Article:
I’d heard all of the stories about the Audubon Society and how they treated photographers so poorly on High Island that many refused to go back. I have to say that was not my experience at all. They were very accommodating and down right helpful on my trip. A few of the volunteers even asked for advice on how to setup the blinds that are now available for birders and photographers alike. If you had a bad experience in the past give them another chance, the photography was good! Now if they could just fix the mosquito problem… Their website is excellent and helpful. You can visit them…HERE.
I went with the intent of photographing migrating warblers, alas it seems I was about a week early, so I was “forced” to photograph the birds at the Smith Oaks Rookery. I say forced because the birds there were mostly Great Egrets and I have a portfolio full of egrets and well, just didn’t think I wanted more. Yes, I am bird photography snob. However, the one thing that happens when you are in a situation like this is that you are able to experiment with different ideas for images. There are a zillion (Ok, not really) birds and they do the same thing over and over again. If you “miss” the shot, you can probably get it again the next time around.
My biggest piece of advice, play with shots and get creative…get out of the box!
For some reason the spoobills were always trying to land on this twig. I finally got one with the right “expression”. By that I mean, there was eye contact and the bill and more importantly the eyes were not intersected by the twigs.
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Because this is a rookery, birds were always coming and going. I was watching for a group of spoonbills, so that I could get a flock flying in to the rookery. You want all sorts of images for your portfolio, so that your images tell the story of the rookery. Grab, singles, pairs, behavior shots etc and not just tight portraits.
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This rookery is situated such that the sun is behind the rookery in the morning. This is a golden (sorry!) opportunity for silhouette shots. Play with these in post process to really make them pop.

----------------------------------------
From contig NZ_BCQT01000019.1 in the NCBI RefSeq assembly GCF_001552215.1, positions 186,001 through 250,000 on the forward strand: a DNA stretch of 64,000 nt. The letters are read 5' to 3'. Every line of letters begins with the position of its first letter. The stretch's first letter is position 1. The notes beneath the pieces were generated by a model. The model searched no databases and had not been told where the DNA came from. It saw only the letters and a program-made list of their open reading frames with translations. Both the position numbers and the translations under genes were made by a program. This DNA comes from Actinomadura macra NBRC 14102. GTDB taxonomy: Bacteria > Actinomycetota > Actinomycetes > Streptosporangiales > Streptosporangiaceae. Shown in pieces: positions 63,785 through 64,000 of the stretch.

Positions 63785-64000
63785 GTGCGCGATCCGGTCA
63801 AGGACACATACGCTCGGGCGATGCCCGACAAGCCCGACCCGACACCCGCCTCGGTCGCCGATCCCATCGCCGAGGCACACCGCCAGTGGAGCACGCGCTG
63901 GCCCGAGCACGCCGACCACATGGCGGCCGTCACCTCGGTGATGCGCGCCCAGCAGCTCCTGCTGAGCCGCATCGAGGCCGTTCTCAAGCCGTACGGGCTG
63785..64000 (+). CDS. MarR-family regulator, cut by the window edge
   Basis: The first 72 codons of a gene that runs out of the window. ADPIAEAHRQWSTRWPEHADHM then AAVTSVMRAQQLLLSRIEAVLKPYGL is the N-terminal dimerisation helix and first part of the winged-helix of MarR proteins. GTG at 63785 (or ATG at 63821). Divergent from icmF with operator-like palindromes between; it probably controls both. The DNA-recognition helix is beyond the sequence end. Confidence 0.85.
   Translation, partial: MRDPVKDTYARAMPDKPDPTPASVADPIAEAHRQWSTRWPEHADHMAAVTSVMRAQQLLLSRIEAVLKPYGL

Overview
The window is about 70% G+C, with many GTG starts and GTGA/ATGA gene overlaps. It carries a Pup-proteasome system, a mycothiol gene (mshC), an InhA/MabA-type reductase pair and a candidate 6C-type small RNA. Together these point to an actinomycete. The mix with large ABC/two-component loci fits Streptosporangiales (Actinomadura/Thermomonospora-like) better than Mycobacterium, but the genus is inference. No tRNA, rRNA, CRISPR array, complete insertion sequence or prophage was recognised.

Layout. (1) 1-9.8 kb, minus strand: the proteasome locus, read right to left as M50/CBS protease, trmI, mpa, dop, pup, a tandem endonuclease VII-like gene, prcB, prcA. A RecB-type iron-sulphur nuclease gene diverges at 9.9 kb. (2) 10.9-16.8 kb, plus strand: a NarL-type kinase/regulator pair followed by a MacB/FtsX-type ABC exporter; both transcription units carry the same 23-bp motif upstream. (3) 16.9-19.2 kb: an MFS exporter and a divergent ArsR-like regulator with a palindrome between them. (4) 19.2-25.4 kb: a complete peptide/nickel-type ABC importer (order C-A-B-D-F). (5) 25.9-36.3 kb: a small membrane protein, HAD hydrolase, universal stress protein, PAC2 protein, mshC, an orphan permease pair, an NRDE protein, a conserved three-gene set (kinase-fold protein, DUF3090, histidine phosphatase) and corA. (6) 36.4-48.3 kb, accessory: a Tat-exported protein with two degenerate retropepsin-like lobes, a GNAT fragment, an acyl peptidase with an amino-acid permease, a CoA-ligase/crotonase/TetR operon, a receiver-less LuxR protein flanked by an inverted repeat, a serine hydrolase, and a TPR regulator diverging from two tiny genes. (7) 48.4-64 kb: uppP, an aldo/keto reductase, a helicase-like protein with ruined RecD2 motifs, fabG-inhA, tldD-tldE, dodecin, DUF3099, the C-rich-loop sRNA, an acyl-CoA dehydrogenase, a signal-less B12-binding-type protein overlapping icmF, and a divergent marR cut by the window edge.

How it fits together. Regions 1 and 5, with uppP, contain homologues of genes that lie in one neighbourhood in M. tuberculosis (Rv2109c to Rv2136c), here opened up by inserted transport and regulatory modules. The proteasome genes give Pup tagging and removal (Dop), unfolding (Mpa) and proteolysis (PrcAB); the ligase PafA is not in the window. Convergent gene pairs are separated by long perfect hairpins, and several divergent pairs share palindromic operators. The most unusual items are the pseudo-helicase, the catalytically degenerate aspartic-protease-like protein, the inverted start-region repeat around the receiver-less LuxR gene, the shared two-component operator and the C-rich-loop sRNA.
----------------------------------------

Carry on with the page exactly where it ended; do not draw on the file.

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When you are at a rookery it is always a good idea to spend some time just watching, yes you may miss a shot, but it will pay off with some gems. I noticed as these cormorants aggressively defended “their” perch. I waited for birds to make an approach and fired in rapid bursts to catch the action. I ignored everything else so as not to be distracted, this was the shot that I wanted!
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I’ve seen egrets fight in the air over prime nesting space. I was always watching for the action to start. Once they get in the air these fights can last a minute or so giving you time to get in on the action.
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The other artsy sort of thing that I like when the opportunity arises is the pan blur. The idea is to use a somewhat slow shutter speed and then pan at the same speed that the your subject is moving. The tricky part is to get at least the eye in focus. As you can see it looks like the cormorant is flying super fast, wait it was! Well it makes the background blurred in motion with the bird. Fun effect, when you get one. BTW, 1 in 25 would be considered very good for this technique!
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I hope these tips help you make some fun images during your next visit to a rookery. It can be a very rewarding photography session as long as you think about what you want and take a few minutes to watch and learn the rythm of the place…
Questions? Comments? Concerns? Let me know, leave a comment. I answer them all.